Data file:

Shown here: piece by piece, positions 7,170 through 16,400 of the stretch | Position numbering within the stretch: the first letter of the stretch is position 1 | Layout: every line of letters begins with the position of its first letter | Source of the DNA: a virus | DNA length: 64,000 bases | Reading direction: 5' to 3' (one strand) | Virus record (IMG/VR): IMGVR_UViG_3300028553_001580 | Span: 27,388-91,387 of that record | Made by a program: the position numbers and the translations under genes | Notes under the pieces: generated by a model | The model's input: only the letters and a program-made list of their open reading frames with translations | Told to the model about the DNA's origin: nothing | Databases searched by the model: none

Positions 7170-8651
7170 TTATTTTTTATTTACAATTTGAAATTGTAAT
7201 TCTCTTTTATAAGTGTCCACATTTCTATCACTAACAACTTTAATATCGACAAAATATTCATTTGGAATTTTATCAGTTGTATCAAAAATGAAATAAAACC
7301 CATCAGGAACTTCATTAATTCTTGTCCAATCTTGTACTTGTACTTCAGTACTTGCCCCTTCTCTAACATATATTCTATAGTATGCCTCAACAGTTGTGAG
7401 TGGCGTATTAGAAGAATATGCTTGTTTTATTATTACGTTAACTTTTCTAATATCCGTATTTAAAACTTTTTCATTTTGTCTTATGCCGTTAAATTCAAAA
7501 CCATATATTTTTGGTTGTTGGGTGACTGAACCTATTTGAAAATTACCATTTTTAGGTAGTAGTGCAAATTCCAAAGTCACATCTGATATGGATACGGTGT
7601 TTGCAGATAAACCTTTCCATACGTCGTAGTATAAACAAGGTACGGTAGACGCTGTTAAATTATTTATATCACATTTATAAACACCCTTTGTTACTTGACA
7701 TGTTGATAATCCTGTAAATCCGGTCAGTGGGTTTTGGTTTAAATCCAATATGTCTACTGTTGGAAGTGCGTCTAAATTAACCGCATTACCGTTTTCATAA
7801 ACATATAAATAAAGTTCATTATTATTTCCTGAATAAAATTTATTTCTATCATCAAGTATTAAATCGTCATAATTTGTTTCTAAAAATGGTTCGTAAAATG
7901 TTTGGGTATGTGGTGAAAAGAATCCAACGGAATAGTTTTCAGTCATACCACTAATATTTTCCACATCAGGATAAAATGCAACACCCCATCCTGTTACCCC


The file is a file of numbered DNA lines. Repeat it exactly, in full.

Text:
Shown here: piece by piece, positions 7,170 through 16,400 of the stretch | Position numbering within the stretch: the first letter of the stretch is position 1 | Layout: every line of letters begins with the position of its first letter | Source of the DNA: a virus | DNA length: 64,000 bases | Reading direction: 5' to 3' (one strand) | Virus record (IMG/VR): IMGVR_UViG_3300028553_001580 | Span: 27,388-91,387 of that record | Made by a program: the position numbers and the translations under genes | Notes under the pieces: generated by a model | The model's input: only the letters and a program-made list of their open reading frames with translations | Told to the model about the DNA's origin: nothing | Databases searched by the model: none

Positions 7170-8651
7170 TTATTTTTTATTTACAATTTGAAATTGTAAT
7201 TCTCTTTTATAAGTGTCCACATTTCTATCACTAACAACTTTAATATCGACAAAATATTCATTTGGAATTTTATCAGTTGTATCAAAAATGAAATAAAACC
7301 CATCAGGAACTTCATTAATTCTTGTCCAATCTTGTACTTGTACTTCAGTACTTGCCCCTTCTCTAACATATATTCTATAGTATGCCTCAACAGTTGTGAG
7401 TGGCGTATTAGAAGAATATGCTTGTTTTATTATTACGTTAACTTTTCTAATATCCGTATTTAAAACTTTTTCATTTTGTCTTATGCCGTTAAATTCAAAA
7501 CCATATATTTTTGGTTGTTGGGTGACTGAACCTATTTGAAAATTACCATTTTTAGGTAGTAGTGCAAATTCCAAAGTCACATCTGATATGGATACGGTGT
7601 TTGCAGATAAACCTTTCCATACGTCGTAGTATAAACAAGGTACGGTAGACGCTGTTAAATTATTTATATCACATTTATAAACACCCTTTGTTACTTGACA
7701 TGTTGATAATCCTGTAAATCCGGTCAGTGGGTTTTGGTTTAAATCCAATATGTCTACTGTTGGAAGTGCGTCTAAATTAACCGCATTACCGTTTTCATAA
7801 ACATATAAATAAAGTTCATTATTATTTCCTGAATAAAATTTATTTCTATCATCAAGTATTAAATCGTCATAATTTGTTTCTAAAAATGGTTCGTAAAATG
7901 TTTGGGTATGTGGTGAAAAGAATCCAACGGAATAGTTTTCAGTCATACCACTAATATTTTCCACATCAGGATAAAATGCAACACCCCATCCTGTTACCCC